The current Giro Prolight Techlace weigh a claimed 150g for a size 42.5, and Phinney’s pair probably weighs less with the removal of the Velcro panels and straps.
While the new shoes worn by Phinney lack the on-the-fly adjustability of the Prolight Techlace, a handful of professional cyclists prefer to wear laces over the more popular Boa dials, which dominate the cycling shoe market. Phinney was an early adopter of Giro’s Empire lace-up shoes.
Taylor Phinney of EF Education First-Drapac seems to have removed the Velcro straps from Giro’s Prolight Techlace shoes and just gone with lacesJosh Evans/Immediate Media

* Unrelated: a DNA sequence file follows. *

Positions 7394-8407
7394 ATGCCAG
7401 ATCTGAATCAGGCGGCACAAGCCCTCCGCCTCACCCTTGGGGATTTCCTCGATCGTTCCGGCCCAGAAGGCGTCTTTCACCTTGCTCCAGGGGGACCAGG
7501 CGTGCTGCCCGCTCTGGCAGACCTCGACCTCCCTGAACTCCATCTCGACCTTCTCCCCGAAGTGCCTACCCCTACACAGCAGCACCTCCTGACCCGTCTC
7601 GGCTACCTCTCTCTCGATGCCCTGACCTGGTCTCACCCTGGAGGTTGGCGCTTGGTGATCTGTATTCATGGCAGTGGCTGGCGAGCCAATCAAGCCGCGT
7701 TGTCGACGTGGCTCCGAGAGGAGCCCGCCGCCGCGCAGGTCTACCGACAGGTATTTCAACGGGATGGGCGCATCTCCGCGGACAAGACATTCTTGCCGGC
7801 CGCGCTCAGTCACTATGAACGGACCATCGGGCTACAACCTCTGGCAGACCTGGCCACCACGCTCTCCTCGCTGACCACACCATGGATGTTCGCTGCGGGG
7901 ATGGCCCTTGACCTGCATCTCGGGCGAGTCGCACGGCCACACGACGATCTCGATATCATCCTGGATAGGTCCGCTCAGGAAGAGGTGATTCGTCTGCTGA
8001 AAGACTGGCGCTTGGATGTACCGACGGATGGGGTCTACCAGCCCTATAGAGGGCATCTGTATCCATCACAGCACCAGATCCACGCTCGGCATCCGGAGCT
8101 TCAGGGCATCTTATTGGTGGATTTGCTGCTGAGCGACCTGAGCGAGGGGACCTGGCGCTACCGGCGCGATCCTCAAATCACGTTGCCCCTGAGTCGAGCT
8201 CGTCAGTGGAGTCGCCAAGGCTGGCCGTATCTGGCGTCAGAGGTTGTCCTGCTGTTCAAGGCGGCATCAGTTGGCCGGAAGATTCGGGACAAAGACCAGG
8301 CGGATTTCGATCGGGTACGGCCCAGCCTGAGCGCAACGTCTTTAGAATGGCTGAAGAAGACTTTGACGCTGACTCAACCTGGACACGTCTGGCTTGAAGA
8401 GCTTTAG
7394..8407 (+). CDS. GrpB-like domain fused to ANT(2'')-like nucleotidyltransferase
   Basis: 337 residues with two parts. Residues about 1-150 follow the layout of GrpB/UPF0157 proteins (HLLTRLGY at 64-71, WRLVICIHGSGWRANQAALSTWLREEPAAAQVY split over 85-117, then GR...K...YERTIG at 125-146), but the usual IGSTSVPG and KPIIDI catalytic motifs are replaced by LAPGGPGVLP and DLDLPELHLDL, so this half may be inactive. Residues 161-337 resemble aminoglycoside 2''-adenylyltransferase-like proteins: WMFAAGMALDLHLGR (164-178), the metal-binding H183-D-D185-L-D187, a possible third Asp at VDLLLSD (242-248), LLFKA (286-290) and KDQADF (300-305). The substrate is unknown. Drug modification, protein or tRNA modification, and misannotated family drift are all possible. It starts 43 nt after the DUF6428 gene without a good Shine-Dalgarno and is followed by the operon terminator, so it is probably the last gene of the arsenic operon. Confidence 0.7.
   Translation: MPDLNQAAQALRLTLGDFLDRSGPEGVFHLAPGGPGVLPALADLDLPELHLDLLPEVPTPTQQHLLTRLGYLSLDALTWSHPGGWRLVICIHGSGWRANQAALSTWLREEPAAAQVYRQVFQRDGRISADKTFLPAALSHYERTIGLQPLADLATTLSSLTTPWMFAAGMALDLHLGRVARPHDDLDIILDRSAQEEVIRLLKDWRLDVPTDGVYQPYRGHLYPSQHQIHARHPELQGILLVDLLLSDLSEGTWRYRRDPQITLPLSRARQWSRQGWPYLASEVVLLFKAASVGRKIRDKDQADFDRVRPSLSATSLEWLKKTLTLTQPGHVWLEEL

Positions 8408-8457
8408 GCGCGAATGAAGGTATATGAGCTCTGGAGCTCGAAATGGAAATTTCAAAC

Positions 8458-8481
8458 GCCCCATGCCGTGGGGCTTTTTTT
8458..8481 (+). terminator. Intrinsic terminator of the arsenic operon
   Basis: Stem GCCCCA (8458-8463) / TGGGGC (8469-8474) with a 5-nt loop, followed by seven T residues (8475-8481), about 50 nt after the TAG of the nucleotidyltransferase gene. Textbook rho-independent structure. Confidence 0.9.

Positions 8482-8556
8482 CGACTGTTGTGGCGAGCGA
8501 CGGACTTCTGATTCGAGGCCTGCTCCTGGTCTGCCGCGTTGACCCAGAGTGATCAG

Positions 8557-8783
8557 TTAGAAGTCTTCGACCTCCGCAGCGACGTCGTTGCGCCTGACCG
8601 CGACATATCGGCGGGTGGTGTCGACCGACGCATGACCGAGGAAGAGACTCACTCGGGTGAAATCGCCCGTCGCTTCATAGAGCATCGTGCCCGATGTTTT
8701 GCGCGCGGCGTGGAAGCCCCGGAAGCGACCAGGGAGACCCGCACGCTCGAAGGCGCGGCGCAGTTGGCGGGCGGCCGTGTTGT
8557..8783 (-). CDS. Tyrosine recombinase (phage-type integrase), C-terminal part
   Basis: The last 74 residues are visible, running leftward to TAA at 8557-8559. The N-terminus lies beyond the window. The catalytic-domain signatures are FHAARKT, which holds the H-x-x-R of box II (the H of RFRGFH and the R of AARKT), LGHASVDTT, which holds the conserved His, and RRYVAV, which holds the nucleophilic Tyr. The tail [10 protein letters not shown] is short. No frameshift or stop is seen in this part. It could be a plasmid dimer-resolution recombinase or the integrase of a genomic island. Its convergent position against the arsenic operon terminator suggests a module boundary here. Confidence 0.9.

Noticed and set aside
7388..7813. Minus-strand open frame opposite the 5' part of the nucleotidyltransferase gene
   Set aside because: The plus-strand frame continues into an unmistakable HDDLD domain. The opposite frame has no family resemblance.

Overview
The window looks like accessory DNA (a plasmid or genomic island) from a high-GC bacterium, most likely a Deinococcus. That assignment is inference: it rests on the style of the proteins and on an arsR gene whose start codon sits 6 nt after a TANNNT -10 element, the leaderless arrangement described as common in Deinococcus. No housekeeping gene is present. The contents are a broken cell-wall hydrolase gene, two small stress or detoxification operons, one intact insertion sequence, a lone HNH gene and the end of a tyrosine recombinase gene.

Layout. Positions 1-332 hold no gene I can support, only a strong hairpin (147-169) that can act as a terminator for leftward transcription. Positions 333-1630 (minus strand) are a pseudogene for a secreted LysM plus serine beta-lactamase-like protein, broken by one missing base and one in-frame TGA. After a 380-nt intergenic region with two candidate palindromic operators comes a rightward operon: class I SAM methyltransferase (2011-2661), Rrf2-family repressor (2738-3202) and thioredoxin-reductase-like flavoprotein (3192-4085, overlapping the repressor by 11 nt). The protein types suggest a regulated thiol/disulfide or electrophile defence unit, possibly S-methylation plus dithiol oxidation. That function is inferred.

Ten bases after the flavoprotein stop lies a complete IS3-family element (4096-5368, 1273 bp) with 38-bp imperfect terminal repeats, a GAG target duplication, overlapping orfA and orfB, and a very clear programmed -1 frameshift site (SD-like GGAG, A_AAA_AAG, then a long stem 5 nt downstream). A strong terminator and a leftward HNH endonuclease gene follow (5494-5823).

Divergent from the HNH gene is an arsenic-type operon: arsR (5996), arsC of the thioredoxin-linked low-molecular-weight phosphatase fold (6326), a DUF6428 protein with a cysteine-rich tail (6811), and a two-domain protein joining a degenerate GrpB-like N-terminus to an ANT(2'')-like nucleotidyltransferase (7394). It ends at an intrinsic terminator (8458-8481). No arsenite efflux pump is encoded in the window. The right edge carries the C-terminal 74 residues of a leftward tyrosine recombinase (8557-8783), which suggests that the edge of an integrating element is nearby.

Phinney usually wears Giro Empire SLX shoes, with the same method of double wrapping the laces around the sole of the shoe. Laced cycling shoes are also popular amongst track cyclists, and Bradley Wiggins won the Tour de France wearing Bont Zero shoes, which also use a lace tensioning system underneath a Velcro aero cover.
While the majority of cycling shoe manufacturers focus on Boa dials and similar ratcheting tensioning methods, it seems Giro’s laced range of shoes is still popular amongst a section of riders. The newly seen shoes join the extensive laced range from Giro, which includes the Republic R Knit, Republic LX, Empire E70, Empire ACC and the aforementioned Empire SLX and Techlace models.
The welded upper on the Prolight Techlace is made from Teijin welded material, which is lightweight and doesn’t stretch under powerJosh Evans/Immediate Media